yes

Incidentally, it is quite common to store Prolog code in ﬁles with a .pl sufﬁx. It’s a useful indication of what the ﬁle contains (namely Prolog code) and with many Prolog implementations you don’t actually have to type in the .pl sufﬁx when you consult a ﬁle. Ok, so Prolog should now know about all the KB2 predicates. And we can check whether it does by using the listing command again:

?- listing.

**If you do this, Prolog will list (something like) the following on the screen:
**

listensToMusic(mia). happy(yolanda). playsAirGuitar(mia) :listensToMusic(mia). playsAirGuitar(yolanda) :listensToMusic(yolanda). listensToMusic(yolanda):happy(yolanda). yes

That is, it will list the facts and rules that make up KB2, and then say yes. Once again, you may get a little more than this, such as the locations of various libraries that have been loaded. Incidentally, listing can be used in other ways. For example, typing

?- listing(playsAirGuitar).

simply lists all the information in the knowledge base about the playsAirGuitar predicate. So in this case Prolog will display

playsAirGuitar(mia) :listensToMusic(mia). playsAirGuitar(yolanda) :listensToMusic(yolanda). yes

1.4. Practical Session 1

15

Well — now you’re ready to go. KB2 is loaded and Prolog is running, so you can (and should!) start making exactly the sort of inquiries we discussed in the text ... But let’s back up a little, and summarize a few of the practical skills you will need to master to get this far:

¯ You will need to know some basic facts about the operating system you are using, such as the directory structure it uses. After all, you will need to know how to save the ﬁles containing programs where you want them. ¯ You will need to know how to use some sort of text editor, in order to write and modify programs. Some Prolog implementations come with in-built text editors, but if you already know a text editor (such as Emacs) it is probably a better idea to use this to write your Prolog code. ¯ You may want to take example Prolog programs from the internet. So make sure you know how to use a browser to ﬁnd what you want, and to store the code where you want it. ¯ Make sure you know how to start Prolog, and consult ﬁles from it.

The sooner you pick up these skills, the better. With them out of the way (which shouldn’t take long) you can start concentrating on mastering Prolog (which will take a lot longer). But assuming you have mastered these skills, what next? Quite simply, play with Prolog! Consult the various knowledge bases discussed today, and check that the queries discussed really do work the way we said they did. In particular, take a look at KB5 and make sure you understand why you get those peculiar “jealousy” relations. Try posing new queries. Experiment with the listing predicate (it’s a useful tool). Type in the knowledge base used in Exercise 5, and check whether your answers are correct. Best of all, think of some simple domain that interests you, and create a brand-new knowledge base from scratch ...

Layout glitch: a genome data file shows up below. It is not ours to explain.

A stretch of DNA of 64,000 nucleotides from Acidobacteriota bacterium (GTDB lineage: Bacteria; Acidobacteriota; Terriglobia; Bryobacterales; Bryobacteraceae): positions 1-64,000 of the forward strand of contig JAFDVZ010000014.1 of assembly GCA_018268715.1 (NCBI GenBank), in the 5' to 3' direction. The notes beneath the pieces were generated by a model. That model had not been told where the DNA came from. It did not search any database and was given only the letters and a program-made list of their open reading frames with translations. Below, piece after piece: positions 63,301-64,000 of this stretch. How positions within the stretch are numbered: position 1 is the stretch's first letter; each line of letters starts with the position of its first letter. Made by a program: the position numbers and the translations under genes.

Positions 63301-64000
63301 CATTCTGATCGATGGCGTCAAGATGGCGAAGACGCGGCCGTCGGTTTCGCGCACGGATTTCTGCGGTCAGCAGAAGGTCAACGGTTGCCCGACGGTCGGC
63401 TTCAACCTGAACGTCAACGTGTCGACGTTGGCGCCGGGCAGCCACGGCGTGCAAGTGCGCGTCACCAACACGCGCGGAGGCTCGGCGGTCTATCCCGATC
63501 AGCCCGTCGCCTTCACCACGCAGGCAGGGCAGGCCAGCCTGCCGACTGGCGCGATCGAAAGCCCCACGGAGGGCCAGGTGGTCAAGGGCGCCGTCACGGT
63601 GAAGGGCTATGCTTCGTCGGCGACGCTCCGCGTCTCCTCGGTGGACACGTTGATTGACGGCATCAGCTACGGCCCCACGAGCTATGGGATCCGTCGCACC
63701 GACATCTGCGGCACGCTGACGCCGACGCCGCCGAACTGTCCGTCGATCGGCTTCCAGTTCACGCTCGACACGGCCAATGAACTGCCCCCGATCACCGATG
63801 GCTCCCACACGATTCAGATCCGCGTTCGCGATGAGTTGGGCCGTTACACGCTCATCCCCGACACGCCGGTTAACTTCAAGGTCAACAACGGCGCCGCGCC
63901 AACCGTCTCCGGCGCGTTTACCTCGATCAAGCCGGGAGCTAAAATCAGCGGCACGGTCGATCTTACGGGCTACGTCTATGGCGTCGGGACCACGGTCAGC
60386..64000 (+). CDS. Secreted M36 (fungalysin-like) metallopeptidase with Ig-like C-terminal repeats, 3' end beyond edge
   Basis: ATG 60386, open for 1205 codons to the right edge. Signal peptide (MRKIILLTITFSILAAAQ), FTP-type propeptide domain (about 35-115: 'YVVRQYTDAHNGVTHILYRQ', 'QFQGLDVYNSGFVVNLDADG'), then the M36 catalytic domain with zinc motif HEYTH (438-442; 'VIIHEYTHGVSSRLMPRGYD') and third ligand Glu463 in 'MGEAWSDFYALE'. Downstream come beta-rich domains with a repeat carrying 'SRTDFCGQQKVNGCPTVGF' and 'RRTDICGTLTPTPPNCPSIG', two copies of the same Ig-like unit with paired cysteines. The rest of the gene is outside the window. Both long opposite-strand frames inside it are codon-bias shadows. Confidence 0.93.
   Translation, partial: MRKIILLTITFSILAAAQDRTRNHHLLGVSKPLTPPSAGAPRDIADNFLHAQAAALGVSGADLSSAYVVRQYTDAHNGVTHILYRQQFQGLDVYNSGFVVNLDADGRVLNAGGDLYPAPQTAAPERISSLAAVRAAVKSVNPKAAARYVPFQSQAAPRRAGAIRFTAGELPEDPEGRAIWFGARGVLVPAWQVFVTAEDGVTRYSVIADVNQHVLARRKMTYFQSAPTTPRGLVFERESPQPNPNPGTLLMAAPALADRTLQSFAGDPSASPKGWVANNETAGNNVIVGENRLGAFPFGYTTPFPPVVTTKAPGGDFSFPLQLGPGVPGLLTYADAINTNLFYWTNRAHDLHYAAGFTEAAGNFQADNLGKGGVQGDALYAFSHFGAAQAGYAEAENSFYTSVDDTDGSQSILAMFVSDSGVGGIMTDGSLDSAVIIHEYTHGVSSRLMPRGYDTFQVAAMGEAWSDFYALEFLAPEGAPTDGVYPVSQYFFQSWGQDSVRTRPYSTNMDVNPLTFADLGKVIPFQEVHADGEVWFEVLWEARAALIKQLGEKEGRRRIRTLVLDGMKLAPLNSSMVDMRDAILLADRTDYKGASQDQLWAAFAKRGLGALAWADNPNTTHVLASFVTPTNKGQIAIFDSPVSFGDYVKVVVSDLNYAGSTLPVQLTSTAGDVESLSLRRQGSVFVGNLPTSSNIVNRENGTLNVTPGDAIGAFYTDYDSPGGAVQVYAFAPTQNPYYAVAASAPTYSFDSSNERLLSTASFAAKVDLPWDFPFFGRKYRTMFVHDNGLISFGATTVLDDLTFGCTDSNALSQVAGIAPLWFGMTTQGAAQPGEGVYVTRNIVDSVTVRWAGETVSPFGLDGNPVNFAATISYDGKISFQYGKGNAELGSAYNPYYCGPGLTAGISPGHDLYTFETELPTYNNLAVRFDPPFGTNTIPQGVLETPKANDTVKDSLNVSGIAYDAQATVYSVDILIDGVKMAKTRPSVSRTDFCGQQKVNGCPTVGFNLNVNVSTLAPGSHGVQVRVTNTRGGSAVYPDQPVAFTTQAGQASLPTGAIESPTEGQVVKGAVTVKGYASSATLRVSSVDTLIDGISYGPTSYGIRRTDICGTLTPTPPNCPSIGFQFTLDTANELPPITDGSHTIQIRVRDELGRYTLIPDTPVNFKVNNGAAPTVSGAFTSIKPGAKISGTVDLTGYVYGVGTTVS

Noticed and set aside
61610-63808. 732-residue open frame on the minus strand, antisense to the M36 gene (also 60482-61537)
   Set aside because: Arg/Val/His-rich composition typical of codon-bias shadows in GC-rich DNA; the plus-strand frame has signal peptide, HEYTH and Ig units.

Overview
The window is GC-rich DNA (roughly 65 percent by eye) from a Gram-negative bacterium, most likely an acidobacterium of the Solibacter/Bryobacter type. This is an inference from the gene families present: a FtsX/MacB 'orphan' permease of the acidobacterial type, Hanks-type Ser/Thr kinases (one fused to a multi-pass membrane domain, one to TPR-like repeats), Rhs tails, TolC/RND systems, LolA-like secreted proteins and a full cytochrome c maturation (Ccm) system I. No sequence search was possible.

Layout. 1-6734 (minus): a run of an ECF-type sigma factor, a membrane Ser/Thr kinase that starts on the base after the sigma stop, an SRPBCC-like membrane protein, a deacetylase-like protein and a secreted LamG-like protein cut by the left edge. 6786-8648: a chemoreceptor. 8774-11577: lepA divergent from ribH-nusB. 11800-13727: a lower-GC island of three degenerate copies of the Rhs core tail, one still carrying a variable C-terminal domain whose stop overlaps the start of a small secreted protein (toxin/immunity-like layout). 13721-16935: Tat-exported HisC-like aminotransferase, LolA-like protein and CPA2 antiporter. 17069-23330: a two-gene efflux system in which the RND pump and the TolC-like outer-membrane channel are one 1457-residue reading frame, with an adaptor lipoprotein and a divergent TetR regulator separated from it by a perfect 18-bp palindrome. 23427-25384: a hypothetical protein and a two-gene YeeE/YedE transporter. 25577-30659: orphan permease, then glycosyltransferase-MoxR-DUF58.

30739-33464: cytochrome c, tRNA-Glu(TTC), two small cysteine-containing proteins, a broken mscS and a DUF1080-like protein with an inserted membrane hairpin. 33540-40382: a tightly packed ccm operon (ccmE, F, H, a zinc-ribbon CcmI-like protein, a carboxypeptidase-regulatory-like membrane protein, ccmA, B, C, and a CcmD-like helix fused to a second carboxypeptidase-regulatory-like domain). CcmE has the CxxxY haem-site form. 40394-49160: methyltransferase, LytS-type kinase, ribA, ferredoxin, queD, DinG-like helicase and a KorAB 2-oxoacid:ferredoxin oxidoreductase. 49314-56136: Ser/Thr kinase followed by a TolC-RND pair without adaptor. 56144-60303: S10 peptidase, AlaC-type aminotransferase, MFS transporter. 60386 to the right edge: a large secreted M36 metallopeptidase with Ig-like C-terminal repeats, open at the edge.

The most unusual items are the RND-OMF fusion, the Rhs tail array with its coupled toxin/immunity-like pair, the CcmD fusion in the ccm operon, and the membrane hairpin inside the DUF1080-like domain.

16

Chapter 1. Facts, Rules, and Queries

what about the terms mia and X? They are not the same.g. These have the form: functor(term_1. because they are the same atom. the terms X and X match. and the terms woman(mia) and woman(mia) match.2 Matching and Proof Search Today’s lecture has two main goals: 1. The terms woman(mia) and woman(vincent). We are now going to deﬁne when two terms match.. thereby instantiating the variable X to mia. because they are the same complex term. the built-in Prolog predicate for matching. we’ll introduce =. the variable X can be instantiated to mia which makes them equal. however. and to explain how Prolog matching differs from standard uniﬁcation. do not match. Variables. 2. To discuss the idea of matching in Prolog. because they are the same number. Recall that there are three types of term: 1. that Prolog matches woman(X) with woman(mia). 2. the terms 42 and 42 match. The basic idea is this: Two terms match. because they are the same variable. Along the way. as they are not the same (and neither of them contains a variable that could be instantiated to make them the same). These can either be atoms (such as vincent) or numbers (such as 24). 3. To explain the search strategy Prolog uses when it tries to prove something. Constants. So. e. by the second part of the above . Similarly.term_n). Now. Complex terms. 2... We will now have a close look at what matching means. we introduced the term matching. However.. We said.1 Matching When working with knowledge base KB4 in the previous chapter. That means that the terms mia and mia match. if they are equal or if they contain variables that can be instantiated in such a way that the resulting terms are equal.